Benchmarks: iPhone 5 Touchscreen Is 2.5X Faster Than Android Devices

Although most of the noise right now is about iPhone 5S, earlier Apple handsets are still very relevant. The game and app streaming firm, Agawi, has now benchmarked the touch-responsiveness of iPhone 5 and leading Android devices. According to the results, iPhone 5 trumps all the rest.

Agawi iPhone 5 benchmark

One of key features of Apple’s iPhone line-up has been that it comes with a touchscreen experience that is not offered by any other vendor. This has now been statistically proved by Agawi.

In its benchmark tests, Agawi pitted iPhone 5 against the likes of HTC One, Samsung Galaxy S4, Google Moto X and other top-end Android smartphones. Nokia’s Lumia 928 was also included in the list. Once the benchmarks completed, it was definitively concluded that iPhone 5’s touchscreen is far more responsive than that of any other handset.

According to the chairman of Agawi, Peter Relan, “Apple trounced the competition. There is this whole other dimension of responsiveness that Agawi cares about.” In terms of numbers, iPhone 5 took 55 milliseconds to respond to the touches. Samsung Galaxy S4 came second, taking 114 milliseconds to respond to touches whereas Lumia 928 is further down on the list, averaging at 117 milliseconds to respond.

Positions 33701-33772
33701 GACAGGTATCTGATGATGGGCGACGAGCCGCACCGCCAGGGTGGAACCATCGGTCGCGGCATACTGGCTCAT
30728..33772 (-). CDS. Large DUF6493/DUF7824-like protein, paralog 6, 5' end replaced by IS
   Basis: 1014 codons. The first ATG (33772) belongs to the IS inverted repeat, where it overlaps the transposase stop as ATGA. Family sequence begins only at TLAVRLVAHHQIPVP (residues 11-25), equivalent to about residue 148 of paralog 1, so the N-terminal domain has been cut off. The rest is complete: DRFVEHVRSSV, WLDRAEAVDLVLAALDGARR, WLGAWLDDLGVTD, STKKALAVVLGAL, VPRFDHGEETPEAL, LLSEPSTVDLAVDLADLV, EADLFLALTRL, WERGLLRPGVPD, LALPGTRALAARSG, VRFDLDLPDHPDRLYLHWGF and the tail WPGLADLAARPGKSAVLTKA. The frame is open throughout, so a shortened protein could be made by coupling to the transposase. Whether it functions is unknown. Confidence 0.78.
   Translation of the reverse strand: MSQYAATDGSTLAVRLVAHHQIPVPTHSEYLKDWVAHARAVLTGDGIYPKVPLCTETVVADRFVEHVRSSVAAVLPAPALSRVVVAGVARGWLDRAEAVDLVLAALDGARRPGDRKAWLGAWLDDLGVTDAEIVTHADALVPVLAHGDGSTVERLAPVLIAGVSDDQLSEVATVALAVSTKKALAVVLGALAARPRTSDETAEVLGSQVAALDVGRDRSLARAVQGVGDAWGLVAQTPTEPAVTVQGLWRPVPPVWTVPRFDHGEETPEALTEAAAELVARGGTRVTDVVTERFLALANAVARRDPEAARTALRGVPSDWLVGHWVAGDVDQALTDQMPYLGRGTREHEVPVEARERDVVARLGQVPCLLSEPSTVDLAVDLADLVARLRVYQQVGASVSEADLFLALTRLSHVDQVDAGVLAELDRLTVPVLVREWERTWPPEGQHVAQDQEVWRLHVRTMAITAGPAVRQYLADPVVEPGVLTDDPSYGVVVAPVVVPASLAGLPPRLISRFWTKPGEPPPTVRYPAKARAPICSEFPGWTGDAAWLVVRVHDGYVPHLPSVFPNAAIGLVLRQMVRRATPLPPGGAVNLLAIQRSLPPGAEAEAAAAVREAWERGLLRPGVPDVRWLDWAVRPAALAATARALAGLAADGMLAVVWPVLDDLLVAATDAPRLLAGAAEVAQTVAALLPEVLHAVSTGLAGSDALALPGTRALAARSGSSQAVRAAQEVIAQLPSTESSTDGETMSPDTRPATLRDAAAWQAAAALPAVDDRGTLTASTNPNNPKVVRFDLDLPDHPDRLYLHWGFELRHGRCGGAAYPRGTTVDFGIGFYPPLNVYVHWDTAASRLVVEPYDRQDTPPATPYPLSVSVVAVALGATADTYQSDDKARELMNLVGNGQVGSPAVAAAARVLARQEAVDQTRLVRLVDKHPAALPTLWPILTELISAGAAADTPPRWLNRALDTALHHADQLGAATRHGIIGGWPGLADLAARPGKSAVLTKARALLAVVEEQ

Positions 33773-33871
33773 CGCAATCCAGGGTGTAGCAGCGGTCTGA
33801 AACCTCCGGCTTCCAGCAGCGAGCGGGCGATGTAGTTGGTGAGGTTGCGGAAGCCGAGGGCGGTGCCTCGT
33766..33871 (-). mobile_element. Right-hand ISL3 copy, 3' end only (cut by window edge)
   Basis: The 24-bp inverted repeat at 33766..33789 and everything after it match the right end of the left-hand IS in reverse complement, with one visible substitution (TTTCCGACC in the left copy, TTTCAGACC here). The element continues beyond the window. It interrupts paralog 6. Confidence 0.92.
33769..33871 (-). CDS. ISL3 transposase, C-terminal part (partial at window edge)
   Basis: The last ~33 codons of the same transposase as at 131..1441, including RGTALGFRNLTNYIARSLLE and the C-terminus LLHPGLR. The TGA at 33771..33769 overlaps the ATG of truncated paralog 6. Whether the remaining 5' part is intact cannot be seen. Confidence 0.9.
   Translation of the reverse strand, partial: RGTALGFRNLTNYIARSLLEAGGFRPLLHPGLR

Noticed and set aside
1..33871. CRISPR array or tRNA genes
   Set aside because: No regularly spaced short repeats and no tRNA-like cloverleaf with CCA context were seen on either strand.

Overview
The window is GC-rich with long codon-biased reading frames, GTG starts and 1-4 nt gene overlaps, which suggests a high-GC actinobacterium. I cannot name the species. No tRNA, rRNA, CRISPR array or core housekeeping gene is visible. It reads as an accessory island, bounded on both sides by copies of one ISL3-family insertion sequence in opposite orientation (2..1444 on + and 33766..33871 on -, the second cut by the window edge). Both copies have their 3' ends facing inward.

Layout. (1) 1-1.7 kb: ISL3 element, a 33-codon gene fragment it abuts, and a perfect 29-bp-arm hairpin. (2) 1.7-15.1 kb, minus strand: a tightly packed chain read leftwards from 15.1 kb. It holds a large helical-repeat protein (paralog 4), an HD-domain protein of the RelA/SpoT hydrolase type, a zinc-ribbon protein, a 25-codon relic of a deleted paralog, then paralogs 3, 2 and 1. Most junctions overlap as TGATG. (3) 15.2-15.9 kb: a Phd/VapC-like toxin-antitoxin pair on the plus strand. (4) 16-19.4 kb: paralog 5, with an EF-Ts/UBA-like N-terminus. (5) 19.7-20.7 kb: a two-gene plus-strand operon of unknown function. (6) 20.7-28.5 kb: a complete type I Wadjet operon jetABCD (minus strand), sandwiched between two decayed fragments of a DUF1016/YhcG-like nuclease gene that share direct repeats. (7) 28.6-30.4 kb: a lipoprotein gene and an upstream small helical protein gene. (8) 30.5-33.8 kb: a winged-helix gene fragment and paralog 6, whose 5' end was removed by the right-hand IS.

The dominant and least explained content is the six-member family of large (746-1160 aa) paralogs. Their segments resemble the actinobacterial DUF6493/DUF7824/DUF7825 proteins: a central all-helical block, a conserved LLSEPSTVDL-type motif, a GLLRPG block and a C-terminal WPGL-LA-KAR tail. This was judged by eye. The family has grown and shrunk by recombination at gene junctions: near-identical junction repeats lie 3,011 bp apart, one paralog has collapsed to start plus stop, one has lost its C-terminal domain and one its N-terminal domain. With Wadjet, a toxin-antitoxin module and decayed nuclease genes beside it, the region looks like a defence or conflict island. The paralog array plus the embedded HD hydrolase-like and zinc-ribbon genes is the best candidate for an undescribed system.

Agawi’s chairman further states, “Even a two-year old iPhone 4 beat out the other Android devices. You expect this from Apple’s design team, while others may view their responsiveness as good enough. Now we know why the Android touch keyboard is not as snappy.”

The quickness of touch-responsiveness is something that is directly relevant to apps and app makers. In that sense, we can also discern why apps developers tend to prefer iOS over other platforms.

Courtesy: Venture Beat

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Salman Latif is a software engineer with a specific interest in social media, big data and real-world solutions using the two.Other than that, he is a bit of a gypsy. He also writes in his own blog. You can find him on Google+ and Twitter .

This Post Has One Comment

  1. Tsais


    and who exactly sponsored this ‘statistical research’ …?

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